Evaluate Other Service Providers

Just as you add value to your clients, other vendors should be adding value as well. Now is the perfect time to take a second look at those supporting your client’s plans and ask how they can do better. Miller had some thoughts, saying, “If you can offload anything for your plans sponsor that you can’t get at with your current solution, look for solutions that do. Because if you’re not, someone else is going to call your client and say “I can do this for you.’” By way of example, Miller shares that several clients are laying off important staff such as HR employees who typically manage payroll. The manual entry process of payroll can take hours each month and choosing a 401(k) that integrates with your payroll provider can offer substantial administrative relief. It’s also worth exploring other value-add services such as purchase payback providers. At a time when many employers are cutting back on matching, this is a great way to direct additional funds to participants’ plans just by purchasing everyday items.

Serve as a Subject Matter Expert

When markets become volatile and sweeping regulation throws traditional rules about plan distributions and loans out the window, sponsors and participants want answers around what they can and should do. Show clients how your expertise in understanding financial markets, investment strategy, and new regulation is of particular value in times of market volatility. You can approach clients with heightened sensitivity to their problems by showing them ways to save money on their plans, alternatives to plan terminations, and what the new provisions mean for them. Katrina Bell noted this was the first thing her team at ZUNA did when the CARES Act rolled out saying, “We were really able to get in there, reviewing contracts for clients, reviewing plans documents, and then consulting with them on how to implement all these provisions and the CARES Act, if they’re appropriate for their business.”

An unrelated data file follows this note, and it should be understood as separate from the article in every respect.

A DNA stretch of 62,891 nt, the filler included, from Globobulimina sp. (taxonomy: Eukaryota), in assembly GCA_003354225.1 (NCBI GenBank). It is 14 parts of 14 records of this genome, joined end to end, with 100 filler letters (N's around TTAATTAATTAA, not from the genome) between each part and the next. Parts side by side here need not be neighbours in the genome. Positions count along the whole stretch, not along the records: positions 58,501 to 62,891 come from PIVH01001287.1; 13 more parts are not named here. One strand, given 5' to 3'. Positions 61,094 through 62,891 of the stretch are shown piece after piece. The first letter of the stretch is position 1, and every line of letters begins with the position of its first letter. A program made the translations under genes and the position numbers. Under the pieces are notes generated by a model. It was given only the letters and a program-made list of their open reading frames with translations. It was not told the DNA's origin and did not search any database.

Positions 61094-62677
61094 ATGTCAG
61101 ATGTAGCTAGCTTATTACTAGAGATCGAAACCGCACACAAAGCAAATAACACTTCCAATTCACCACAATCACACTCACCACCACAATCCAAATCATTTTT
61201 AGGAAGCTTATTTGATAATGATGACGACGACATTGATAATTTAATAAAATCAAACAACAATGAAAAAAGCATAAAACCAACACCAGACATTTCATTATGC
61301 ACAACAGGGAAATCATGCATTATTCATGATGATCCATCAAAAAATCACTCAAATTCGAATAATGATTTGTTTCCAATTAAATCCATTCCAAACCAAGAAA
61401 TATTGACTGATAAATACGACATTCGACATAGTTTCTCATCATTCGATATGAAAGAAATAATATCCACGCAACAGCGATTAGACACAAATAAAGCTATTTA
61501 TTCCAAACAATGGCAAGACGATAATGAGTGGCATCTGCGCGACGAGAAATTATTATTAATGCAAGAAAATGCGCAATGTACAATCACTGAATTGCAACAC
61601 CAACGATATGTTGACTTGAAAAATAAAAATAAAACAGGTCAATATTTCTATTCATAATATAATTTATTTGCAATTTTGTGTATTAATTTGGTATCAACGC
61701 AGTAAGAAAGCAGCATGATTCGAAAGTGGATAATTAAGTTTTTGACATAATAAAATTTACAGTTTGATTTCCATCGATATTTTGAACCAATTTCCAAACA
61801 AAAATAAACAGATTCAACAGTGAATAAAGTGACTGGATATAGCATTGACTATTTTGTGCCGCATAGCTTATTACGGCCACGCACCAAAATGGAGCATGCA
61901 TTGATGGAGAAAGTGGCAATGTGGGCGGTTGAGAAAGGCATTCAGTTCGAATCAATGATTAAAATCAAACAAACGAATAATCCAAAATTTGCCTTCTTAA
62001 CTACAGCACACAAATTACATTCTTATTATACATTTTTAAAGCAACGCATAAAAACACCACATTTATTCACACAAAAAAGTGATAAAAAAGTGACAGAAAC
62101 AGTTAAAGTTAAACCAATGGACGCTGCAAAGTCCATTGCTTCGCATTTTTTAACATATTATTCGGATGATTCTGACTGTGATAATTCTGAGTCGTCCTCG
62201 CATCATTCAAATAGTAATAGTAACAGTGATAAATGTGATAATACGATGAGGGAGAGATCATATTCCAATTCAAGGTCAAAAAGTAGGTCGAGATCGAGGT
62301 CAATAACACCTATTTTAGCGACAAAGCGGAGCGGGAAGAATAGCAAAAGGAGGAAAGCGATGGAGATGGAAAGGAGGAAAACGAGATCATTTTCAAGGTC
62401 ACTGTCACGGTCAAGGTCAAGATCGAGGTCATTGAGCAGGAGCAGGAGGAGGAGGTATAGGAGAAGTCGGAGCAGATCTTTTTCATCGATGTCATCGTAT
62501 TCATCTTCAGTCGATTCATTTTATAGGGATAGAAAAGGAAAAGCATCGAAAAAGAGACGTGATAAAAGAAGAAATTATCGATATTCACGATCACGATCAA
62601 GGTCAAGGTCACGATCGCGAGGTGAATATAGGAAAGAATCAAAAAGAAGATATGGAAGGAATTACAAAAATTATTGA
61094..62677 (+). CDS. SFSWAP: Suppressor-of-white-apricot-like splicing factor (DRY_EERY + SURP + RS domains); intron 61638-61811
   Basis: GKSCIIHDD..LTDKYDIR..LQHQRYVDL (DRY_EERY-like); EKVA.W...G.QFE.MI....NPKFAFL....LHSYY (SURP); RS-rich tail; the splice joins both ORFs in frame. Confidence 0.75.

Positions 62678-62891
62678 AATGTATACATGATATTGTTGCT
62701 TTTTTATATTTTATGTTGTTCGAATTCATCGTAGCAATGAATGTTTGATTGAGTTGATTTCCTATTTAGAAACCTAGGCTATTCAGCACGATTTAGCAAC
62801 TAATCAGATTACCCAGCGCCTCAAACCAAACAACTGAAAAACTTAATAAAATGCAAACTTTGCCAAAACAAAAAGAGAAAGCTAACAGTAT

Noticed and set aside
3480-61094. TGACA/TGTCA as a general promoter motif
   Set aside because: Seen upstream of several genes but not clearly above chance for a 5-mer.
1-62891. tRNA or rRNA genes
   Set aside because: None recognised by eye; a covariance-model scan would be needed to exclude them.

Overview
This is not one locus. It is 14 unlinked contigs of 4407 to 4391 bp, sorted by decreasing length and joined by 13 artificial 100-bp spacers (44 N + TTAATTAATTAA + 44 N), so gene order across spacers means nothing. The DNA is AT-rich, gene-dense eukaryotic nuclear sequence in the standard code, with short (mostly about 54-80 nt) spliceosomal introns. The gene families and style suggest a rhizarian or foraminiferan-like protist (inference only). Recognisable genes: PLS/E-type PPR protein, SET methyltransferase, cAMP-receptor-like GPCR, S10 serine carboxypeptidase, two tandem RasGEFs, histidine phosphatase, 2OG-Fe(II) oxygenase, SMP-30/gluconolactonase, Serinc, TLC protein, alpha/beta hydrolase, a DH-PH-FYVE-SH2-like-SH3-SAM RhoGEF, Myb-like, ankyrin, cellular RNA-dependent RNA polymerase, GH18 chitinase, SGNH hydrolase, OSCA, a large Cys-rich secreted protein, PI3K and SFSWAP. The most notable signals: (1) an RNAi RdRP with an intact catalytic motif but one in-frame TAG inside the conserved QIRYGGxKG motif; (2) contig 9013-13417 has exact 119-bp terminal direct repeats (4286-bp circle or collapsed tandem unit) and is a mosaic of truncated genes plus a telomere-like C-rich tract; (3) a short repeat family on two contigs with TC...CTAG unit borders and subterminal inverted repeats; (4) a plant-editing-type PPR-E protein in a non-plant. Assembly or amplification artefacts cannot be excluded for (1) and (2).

Looking Ahead

Given the financial and emotional strains of the time, additional administrative work and fiduciary obligations are the last thing any HR department wants to worry about, especially in the SMB space. While these three tips are ways retirement advisors add value throughout the entire year, they become increasingly important during uncertain times. As an advisor, you can offer immense support by simply giving clients a call to remind them of the stability you offer amid a time of instability.

U.S. News: Q&A With Vestwell

By Coryanne Hicks, U.S. News & World Report

U.S. RETIREMENT AND pension plans are nearly a $670 billion market with an average annual growth rate in the last five years of 6%, according to IBISWorld. It’s an enticing market, but one registered investment advisors, RIAs, have often shied away from out of fear of the archaic technology traditionally used to run it.

In addition to being one of the largest finance and insurance industries in the U.S., the retirement plan industry is also one of the oldest. This means a lot of the industry’s operations were put in place well before the dawn of the internet. In some respects, the industry has been slow to adapt.

It’s time to change that, according to digital retirement plan provider Vestwell. The company says it’s time the 21st century comes to the retirement plan industry, starting with a modernized, digital platform that allows advisors to more efficiently sell, manage and scale their retirement business.

Read interview excerpts from the conversation with Vestwell’s founder and CEO, Aaron Schumm, on how his company is digitizing the retirement planning industry.

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Four years into startup, Vestwell makes its big move — nixing FIS’s recordkeeping for the 401(k) super-bot it built with Goldman Sachs’ VC money

By Lisa Shidler, RIABiz